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Re: Variable-width font indentation

From: Eli Zaretskii
Subject: Re: Variable-width font indentation
Date: Tue, 06 Mar 2018 18:11:45 +0200

> From: Clément Pit-Claudel <address@hidden>
> Date: Mon, 5 Mar 2018 15:28:05 -0500
> Cc: Paul Eggert <address@hidden>
> On 2018-03-05 14:58, Eli Zaretskii wrote:
> > How does it know that today, when we only support well the
> > fixed-pitch fonts?  Or are you talking about a different problem?
> A different problem, IIUC.  The problem is the following:
> Assume you wrote the following C code, then changed to variable-pitch:
> void pr () {
>   printf ("hello, world\n");
> }
> int main (int argc, 
>           char** argv) {
>   pr ();
>   return 0;
> }
> Depending on which font you use (and the width of a space in that font), the 
> `char** argv' part will move right or left, instead of remaining aligned.  
> The usual solution is to proceed as Paul suggested:
> > It assumes the input is fixed-width, and that leading white space is
> > intended to indent with respect to previous lines.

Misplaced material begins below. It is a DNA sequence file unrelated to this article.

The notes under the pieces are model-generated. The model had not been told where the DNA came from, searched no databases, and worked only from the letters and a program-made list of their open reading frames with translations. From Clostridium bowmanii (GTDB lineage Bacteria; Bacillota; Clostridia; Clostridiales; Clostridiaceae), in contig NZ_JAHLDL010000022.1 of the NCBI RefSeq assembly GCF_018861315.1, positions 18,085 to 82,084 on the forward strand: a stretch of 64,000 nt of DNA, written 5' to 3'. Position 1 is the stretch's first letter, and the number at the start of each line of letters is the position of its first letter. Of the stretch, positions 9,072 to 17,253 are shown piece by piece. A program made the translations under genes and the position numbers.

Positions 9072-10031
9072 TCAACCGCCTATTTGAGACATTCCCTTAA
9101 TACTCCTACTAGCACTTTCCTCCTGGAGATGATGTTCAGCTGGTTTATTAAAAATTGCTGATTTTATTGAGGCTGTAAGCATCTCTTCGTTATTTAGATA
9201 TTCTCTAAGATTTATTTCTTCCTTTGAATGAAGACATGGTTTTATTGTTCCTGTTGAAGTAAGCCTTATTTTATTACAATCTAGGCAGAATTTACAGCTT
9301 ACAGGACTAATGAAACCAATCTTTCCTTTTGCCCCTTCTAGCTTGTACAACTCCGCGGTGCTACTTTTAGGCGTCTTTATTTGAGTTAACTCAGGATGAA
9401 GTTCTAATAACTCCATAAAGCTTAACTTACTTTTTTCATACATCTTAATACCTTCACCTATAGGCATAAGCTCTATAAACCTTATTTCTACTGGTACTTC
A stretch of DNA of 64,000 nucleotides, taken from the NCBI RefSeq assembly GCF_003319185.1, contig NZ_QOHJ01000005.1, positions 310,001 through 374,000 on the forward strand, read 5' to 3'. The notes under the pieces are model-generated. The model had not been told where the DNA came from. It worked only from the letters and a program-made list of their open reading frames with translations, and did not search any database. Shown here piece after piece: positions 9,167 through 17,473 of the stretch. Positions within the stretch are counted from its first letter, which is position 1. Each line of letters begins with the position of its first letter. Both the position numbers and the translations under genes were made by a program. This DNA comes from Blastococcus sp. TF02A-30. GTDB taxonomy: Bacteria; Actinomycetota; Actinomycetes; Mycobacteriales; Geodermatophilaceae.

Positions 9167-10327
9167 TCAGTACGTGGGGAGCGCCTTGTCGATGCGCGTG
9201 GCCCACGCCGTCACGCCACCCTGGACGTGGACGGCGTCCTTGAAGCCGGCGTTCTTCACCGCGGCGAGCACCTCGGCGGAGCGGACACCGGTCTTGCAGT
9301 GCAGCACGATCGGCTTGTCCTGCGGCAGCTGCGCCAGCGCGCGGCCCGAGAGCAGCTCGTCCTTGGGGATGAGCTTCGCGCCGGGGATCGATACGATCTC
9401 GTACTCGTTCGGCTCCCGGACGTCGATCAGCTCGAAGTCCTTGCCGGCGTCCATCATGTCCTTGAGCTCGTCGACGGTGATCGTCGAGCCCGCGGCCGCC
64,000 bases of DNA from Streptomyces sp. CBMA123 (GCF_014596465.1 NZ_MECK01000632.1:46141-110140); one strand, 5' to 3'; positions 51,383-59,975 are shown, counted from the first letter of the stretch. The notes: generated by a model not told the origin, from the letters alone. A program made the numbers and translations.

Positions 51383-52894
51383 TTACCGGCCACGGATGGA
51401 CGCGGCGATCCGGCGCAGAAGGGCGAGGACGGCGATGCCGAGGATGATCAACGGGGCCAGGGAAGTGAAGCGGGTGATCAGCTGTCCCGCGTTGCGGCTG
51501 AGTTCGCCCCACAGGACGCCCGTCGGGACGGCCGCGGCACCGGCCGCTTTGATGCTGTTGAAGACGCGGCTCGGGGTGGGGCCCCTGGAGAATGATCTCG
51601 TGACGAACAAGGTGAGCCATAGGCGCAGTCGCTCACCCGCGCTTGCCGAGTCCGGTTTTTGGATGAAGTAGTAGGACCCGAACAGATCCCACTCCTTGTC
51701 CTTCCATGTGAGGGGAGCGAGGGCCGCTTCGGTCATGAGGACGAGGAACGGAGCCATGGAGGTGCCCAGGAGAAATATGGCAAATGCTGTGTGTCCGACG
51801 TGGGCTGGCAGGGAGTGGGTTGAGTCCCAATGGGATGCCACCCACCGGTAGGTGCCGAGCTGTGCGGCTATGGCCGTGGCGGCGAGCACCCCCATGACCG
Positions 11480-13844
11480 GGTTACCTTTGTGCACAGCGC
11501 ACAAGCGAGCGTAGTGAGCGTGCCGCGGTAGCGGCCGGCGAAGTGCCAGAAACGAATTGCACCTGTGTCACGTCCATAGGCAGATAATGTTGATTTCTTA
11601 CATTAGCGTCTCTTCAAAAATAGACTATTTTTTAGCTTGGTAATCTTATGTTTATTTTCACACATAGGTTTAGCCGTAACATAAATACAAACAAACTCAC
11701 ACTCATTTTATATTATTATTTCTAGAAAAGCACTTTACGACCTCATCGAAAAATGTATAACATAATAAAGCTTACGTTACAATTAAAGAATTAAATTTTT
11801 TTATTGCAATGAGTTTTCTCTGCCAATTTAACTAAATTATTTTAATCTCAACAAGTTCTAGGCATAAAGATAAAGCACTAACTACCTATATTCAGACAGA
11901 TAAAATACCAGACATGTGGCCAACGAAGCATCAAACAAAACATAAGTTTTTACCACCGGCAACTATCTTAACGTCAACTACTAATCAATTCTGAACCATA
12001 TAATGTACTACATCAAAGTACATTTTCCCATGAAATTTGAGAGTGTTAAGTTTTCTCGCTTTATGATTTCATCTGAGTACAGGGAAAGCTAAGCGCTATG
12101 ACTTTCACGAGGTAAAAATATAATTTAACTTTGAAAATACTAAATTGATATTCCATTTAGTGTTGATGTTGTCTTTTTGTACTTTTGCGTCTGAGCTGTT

> IOW, you scale the spaces preceding `char** argv' to make the `c' of `char' 
> line up with the `i' of int.

I think I'm still missing something, because I don't understand why we
need to invent/use a strategy different from what we do now in code
indentation.  All we need to do to extend the existing machinery to
variable-pitch fonts is (1) to replace current-column with a function
that returns floats instead of integers (or teach current-column do
that given some optional argument), and (b) place a 'space' display
property on the leading whitespace with an :align-to attribute
computed to align the first non-white character at the "column number"
returned as result of (a) above.  All the rest is already in place,

Also note that Richard was specifically talking about text modes, not
about programming modes.  Indentation in text modes has a slightly
different goal.

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